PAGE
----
Still, studies in the European Union and United States have shown there are no clinically relevant differences between off-label Avastin and Lucentis in visual acuity gains for AMD, wrote Van de Wiele and his co-authors. And Genentech, the originator of Avastin, has chosen not to seek an ophthalmologic indication for the drug and instead developed and marketed Lucentis instead. Eylea got on the market in the United States after Lucentis. Even so, sales of Eylea soared past sales of Lucentis, reaching $4.6 billion in 2019 compared with $1.8 billion for Lucentis. The less frequent injection may be a factor.
Van de Wiele and his co-authors discuss Medicare Part B “buy and bill” policy as another factor that be limiting the use of off-label Avastin. Under buy-and-bill, when physicians use administer drug, they get reimbursed for that drug at its average sales price plus a percentage of that average sales price. (Nominally, that percentage is 6% although it has been reduced for budget reasons to lower percentage). Bumping up reimbursement based on the average sales prices incentivizes physicians to prescribe more expensive drugs. In the case of the AMD agents, that means Eylea and Lucentis rather than off-label Avastin. “Moderately increasing clinician reimbursement for bevacizumab (Avastin) administration could incentivize prescription rates,” wrote Van de Wiele and his co-authors.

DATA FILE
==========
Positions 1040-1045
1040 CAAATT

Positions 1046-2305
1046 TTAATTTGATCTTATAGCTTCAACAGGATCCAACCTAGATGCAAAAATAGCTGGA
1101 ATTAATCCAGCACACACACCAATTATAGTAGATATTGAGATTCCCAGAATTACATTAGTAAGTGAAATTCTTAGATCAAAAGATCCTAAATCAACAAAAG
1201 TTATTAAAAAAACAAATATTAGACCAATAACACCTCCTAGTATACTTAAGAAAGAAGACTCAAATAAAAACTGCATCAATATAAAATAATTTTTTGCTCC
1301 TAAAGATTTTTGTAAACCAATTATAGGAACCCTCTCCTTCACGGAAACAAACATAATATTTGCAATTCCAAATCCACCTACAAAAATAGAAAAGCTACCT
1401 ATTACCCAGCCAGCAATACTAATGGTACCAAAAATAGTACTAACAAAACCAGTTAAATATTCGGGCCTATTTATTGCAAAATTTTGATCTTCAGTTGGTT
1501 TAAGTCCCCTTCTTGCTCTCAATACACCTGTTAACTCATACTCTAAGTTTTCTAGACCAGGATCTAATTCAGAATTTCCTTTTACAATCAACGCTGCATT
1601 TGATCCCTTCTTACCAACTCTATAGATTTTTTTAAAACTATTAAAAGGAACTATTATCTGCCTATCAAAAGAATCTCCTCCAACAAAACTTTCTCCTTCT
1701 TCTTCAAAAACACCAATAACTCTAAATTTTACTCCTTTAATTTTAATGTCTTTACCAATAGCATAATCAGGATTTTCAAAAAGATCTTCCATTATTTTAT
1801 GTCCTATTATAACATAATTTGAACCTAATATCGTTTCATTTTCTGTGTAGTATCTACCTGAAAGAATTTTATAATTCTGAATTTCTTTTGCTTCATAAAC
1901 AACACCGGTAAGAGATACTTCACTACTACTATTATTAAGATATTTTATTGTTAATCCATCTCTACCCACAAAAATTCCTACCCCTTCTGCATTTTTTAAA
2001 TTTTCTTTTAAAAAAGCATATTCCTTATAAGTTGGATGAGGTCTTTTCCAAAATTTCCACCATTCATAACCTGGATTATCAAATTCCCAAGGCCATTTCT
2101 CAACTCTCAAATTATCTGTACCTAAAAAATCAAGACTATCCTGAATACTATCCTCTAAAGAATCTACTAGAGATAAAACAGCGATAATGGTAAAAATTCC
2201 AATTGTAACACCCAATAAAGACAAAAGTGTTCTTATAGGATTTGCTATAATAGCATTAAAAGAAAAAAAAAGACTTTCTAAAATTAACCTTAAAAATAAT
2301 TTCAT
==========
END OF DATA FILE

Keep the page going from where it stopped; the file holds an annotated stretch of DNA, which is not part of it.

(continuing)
Insufficient competition among drug brands and the fact that Medicare doesn’t negotiate drug prices also contribute to high costs and prices, the review article argues. Rebates paid by manufacturers to payers often incentivize those payers to continue giving preference on their formularies to agents with higher nominal prices. If manufacturers were to retaliate by canceling their rebates, this would force payers to move more patients to prescriptions for biosimilars, but that switch is not easily made. Moreover, write Van de Wiele and his co-authors, it would take a major shift to biosimilars to outweigh the financial incentives that rebates have for payers. “Even if a biosimilar provides a major price discount compared with the brand-name’s post-rebate price, the payer may have to successfully convert most of its patients to the biosimilar treatment to save on overall spending,” they wrote.
This pressure exerted by manufacturers appears to extend to other drugs. The authors cited a recent study of 535 health plan decisions by the 17 largest US commercial health plans. In this, just 14% gave the biosimilar preferred coverage over the reference product.
The authors recommended raising the off-label Avastin reimbursement rate to provide a stronger incentive for physicians to use it, and they advised that the add-on buy-and-bill payment for drugs be fixed rather than based on the cost of the underlying medicine. They also suggested consolidating Medicare payment codes, which are different for biosimilars than for originator products, even for a single drug type. “A single active ingredient-specific payment code would reduce manufacturers’ incentives to price drugs higher than the lowest-cost biologic,” they wrote.